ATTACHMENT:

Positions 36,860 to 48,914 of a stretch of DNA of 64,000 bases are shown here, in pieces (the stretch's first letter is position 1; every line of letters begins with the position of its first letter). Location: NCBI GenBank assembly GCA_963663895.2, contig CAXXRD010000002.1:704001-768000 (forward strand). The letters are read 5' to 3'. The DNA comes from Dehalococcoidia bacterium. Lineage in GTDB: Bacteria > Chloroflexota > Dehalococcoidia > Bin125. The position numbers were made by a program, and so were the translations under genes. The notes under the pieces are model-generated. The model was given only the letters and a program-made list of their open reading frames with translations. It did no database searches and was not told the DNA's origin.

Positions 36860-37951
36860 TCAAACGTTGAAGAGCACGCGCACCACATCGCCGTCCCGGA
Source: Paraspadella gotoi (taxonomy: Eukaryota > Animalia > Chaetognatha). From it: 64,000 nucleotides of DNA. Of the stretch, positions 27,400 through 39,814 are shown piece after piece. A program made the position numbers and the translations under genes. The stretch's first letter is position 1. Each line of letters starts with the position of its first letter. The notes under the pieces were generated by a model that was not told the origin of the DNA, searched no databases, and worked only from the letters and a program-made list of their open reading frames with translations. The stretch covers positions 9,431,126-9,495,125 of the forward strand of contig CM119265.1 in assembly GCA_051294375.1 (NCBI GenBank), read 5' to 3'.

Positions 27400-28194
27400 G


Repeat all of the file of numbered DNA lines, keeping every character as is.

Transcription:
Positions 36,860 to 48,914 of a stretch of DNA of 64,000 bases are shown here, in pieces (the stretch's first letter is position 1; every line of letters begins with the position of its first letter). Location: NCBI GenBank assembly GCA_963663895.2, contig CAXXRD010000002.1:704001-768000 (forward strand). The letters are read 5' to 3'. The DNA comes from Dehalococcoidia bacterium. Lineage in GTDB: Bacteria > Chloroflexota > Dehalococcoidia > Bin125. The position numbers were made by a program, and so were the translations under genes. The notes under the pieces are model-generated. The model was given only the letters and a program-made list of their open reading frames with translations. It did no database searches and was not told the DNA's origin.

Positions 36860-37951
36860 TCAAACGTTGAAGAGCACGCGCACCACATCGCCGTCCCGGA
Source: Paraspadella gotoi (taxonomy: Eukaryota > Animalia > Chaetognatha). From it: 64,000 nucleotides of DNA. Of the stretch, positions 27,400 through 39,814 are shown piece after piece. A program made the position numbers and the translations under genes. The stretch's first letter is position 1. Each line of letters starts with the position of its first letter. The notes under the pieces were generated by a model that was not told the origin of the DNA, searched no databases, and worked only from the letters and a program-made list of their open reading frames with translations. The stretch covers positions 9,431,126-9,495,125 of the forward strand of contig CM119265.1 in assembly GCA_051294375.1 (NCBI GenBank), read 5' to 3'.

Positions 27400-28194
27400 G